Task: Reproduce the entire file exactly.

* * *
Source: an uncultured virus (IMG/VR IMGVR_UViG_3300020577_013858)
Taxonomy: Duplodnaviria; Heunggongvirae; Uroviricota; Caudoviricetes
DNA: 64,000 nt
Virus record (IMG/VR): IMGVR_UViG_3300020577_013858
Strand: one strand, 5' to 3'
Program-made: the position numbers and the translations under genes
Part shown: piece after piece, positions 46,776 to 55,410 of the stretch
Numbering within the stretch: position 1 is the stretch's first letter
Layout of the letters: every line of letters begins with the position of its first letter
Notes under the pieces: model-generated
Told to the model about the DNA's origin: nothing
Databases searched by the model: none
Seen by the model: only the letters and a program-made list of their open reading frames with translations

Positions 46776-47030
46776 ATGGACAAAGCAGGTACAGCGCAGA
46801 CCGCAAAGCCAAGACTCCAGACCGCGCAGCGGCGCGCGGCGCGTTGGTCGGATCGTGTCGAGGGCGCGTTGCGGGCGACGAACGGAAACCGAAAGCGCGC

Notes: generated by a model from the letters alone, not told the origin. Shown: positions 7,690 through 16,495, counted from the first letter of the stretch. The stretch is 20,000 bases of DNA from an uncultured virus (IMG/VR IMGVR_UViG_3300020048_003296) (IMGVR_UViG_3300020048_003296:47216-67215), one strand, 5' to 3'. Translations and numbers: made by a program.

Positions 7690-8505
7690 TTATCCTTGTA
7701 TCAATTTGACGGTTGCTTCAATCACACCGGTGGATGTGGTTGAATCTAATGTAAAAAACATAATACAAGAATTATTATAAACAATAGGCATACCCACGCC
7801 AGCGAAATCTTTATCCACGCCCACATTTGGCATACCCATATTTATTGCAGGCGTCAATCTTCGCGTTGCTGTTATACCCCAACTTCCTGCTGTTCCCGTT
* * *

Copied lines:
Source: an uncultured virus (IMG/VR IMGVR_UViG_3300020577_013858)
Taxonomy: Duplodnaviria; Heunggongvirae; Uroviricota; Caudoviricetes
DNA: 64,000 nt
Virus record (IMG/VR): IMGVR_UViG_3300020577_013858
Strand: one strand, 5' to 3'
Program-made: the position numbers and the translations under genes
Part shown: piece after piece, positions 46,776 to 55,410 of the stretch
Numbering within the stretch: position 1 is the stretch's first letter
Layout of the letters: every line of letters begins with the position of its first letter
Notes under the pieces: model-generated
Told to the model about the DNA's origin: nothing
Databases searched by the model: none
Seen by the model: only the letters and a program-made list of their open reading frames with translations

Positions 46776-47030
46776 ATGGACAAAGCAGGTACAGCGCAGA
46801 CCGCAAAGCCAAGACTCCAGACCGCGCAGCGGCGCGCGGCGCGTTGGTCGGATCGTGTCGAGGGCGCGTTGCGGGCGACGAACGGAAACCGAAAGCGCGC

Notes: generated by a model from the letters alone, not told the origin. Shown: positions 7,690 through 16,495, counted from the first letter of the stretch. The stretch is 20,000 bases of DNA from an uncultured virus (IMG/VR IMGVR_UViG_3300020048_003296) (IMGVR_UViG_3300020048_003296:47216-67215), one strand, 5' to 3'. Translations and numbers: made by a program.

Positions 7690-8505
7690 TTATCCTTGTA
7701 TCAATTTGACGGTTGCTTCAATCACACCGGTGGATGTGGTTGAATCTAATGTAAAAAACATAATACAAGAATTATTATAAACAATAGGCATACCCACGCC
7801 AGCGAAATCTTTATCCACGCCCACATTTGGCATACCCATATTTATTGCAGGCGTCAATCTTCGCGTTGCTGTTATACCCCAACTTCCTGCTGTTCCCGTT